Thursday 15 September 1836

[, on board the wrote. | Read source notes.]

9 p.m. Thursday, 15th Sept.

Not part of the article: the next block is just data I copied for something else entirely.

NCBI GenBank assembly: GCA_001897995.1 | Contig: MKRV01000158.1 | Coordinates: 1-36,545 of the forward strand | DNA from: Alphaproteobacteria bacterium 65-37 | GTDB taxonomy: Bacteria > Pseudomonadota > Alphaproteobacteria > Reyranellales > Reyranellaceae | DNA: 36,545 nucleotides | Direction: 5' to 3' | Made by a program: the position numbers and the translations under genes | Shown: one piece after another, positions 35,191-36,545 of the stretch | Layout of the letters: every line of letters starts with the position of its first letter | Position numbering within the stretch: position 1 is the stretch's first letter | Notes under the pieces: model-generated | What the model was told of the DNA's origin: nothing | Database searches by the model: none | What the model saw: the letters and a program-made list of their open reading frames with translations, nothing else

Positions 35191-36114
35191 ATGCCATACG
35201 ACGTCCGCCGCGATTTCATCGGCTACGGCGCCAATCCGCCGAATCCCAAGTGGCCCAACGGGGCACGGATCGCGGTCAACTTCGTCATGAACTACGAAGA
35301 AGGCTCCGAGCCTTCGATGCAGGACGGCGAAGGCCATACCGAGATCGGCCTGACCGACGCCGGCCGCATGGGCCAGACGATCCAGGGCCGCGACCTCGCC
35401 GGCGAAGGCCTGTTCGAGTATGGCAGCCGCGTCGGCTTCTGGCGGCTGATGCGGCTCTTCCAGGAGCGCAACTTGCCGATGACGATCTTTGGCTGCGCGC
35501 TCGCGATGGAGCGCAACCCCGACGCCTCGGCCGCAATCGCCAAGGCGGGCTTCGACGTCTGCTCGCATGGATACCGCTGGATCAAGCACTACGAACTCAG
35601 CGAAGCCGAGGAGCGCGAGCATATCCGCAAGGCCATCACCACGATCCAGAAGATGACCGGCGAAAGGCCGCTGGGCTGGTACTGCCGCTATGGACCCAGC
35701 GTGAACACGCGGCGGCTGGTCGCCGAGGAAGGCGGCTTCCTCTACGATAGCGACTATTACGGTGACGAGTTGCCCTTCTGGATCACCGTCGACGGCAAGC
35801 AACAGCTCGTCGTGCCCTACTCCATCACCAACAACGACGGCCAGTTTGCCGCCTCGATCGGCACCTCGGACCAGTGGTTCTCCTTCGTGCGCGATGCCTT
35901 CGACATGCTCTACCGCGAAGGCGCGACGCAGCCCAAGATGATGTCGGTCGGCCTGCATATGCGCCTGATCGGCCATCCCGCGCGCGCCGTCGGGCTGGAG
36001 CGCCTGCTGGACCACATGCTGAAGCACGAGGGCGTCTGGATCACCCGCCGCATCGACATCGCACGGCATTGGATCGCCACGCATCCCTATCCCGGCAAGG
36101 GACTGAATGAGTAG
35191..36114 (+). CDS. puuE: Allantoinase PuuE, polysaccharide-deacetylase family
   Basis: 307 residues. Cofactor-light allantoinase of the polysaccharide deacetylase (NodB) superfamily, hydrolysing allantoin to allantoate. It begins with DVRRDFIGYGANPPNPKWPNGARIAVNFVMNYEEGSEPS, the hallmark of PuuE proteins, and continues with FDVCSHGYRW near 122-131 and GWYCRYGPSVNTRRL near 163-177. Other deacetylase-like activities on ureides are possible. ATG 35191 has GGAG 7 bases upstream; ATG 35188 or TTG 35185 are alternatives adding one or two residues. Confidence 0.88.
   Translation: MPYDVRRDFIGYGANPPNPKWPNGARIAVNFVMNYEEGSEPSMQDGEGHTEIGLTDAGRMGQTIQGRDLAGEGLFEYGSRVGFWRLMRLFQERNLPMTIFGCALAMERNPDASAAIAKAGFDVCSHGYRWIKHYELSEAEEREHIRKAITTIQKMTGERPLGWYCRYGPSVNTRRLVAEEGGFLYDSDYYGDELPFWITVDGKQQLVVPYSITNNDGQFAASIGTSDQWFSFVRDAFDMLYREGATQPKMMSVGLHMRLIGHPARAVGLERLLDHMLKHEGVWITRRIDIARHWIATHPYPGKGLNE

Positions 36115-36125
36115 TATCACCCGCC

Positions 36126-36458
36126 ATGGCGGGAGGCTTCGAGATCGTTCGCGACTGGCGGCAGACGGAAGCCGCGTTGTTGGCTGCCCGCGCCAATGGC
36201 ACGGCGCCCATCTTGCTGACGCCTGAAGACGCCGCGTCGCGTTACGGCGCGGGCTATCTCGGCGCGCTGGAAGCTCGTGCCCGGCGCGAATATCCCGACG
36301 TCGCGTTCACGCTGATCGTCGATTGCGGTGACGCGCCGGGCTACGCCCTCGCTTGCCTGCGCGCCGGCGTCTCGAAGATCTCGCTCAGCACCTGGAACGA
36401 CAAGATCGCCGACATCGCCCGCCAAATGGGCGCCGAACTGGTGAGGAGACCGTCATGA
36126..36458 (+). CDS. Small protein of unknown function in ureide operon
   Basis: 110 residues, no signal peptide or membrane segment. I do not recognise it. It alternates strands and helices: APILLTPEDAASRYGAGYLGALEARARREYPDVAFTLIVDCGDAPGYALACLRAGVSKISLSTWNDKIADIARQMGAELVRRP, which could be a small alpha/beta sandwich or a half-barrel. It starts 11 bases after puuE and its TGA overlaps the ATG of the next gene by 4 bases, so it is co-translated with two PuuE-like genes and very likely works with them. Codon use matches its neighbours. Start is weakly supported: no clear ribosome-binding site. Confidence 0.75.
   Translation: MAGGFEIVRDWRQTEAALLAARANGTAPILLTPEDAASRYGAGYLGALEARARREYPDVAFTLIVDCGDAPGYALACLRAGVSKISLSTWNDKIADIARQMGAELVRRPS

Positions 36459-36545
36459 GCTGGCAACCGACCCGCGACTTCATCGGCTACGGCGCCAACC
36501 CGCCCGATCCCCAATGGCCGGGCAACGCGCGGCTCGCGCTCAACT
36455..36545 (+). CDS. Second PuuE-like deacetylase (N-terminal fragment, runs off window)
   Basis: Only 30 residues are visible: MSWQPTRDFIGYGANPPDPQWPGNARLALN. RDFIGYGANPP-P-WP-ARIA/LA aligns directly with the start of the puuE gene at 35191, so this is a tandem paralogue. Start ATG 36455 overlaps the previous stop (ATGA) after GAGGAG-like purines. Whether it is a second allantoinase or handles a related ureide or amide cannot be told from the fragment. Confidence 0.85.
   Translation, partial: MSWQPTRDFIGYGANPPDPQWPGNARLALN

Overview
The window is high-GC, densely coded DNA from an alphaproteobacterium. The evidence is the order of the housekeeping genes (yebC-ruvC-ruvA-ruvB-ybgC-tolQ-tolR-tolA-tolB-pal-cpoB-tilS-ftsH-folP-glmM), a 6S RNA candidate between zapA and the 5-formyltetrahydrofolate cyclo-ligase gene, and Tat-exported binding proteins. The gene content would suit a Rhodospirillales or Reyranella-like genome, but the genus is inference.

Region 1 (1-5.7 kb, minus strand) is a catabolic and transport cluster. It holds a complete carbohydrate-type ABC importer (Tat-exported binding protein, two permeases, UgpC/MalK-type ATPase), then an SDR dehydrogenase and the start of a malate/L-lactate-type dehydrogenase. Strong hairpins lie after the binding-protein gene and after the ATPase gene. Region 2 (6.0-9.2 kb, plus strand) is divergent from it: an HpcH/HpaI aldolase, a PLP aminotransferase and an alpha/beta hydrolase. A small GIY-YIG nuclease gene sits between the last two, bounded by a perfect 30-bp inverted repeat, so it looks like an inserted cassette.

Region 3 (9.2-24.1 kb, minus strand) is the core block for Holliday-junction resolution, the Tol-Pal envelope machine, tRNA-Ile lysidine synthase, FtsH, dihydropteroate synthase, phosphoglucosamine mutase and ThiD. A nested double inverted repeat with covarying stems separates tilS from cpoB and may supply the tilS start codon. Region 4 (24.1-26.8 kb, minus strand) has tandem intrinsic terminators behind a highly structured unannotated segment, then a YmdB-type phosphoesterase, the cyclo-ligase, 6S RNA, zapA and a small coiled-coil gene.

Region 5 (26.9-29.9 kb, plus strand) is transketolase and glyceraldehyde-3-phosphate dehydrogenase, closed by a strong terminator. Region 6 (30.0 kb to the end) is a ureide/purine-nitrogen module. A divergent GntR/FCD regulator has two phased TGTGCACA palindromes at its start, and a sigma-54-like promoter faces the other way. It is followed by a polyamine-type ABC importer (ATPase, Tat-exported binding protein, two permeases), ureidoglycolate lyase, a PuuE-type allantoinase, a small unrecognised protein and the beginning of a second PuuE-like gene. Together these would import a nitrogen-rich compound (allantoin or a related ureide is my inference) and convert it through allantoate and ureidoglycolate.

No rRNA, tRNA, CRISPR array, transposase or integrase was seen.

After we had turned in last night Captain Martin came on board on his way to Kangaroo Island from his trip up the Gulf. He gave us a very favourable account of the country and the few natives he met with were peaceable – but as we are going the same road in a day or two we shall be able to judge for ourselves. After breakfast Martin, Hill and myself went on shore to the tents and had not long been there before our Sealer returned from Encounter Bay bringing with him eight of the natives who promised to take care of our garden. These men are much the same in appearance and belong to the same tribe as the two we saw on the Island. There were no women with them except those belonging to the Sealers. It appears that the small-pox commits great ravages against them as three of them were deeply pitted and one has lost an eye from the same disease. Two of them had congenital malformations – the most singular – of the arm, there being in the place of that useful member a shrivelled stump not more than ten inches in length with three small appendages the rudiments of fingers at the end of it. They are all more or less tattooed in a very rude way, the principal incisions being on the back and two very large ones of a similar shape over each blade-bone. Their faces are free from these mutilations which are made with pieces of flint. This tribe is a very small one – a great number being carried off yearly by disease and a still greater number being put to death shortly after their birth. They hold a …[pages torn from journal]

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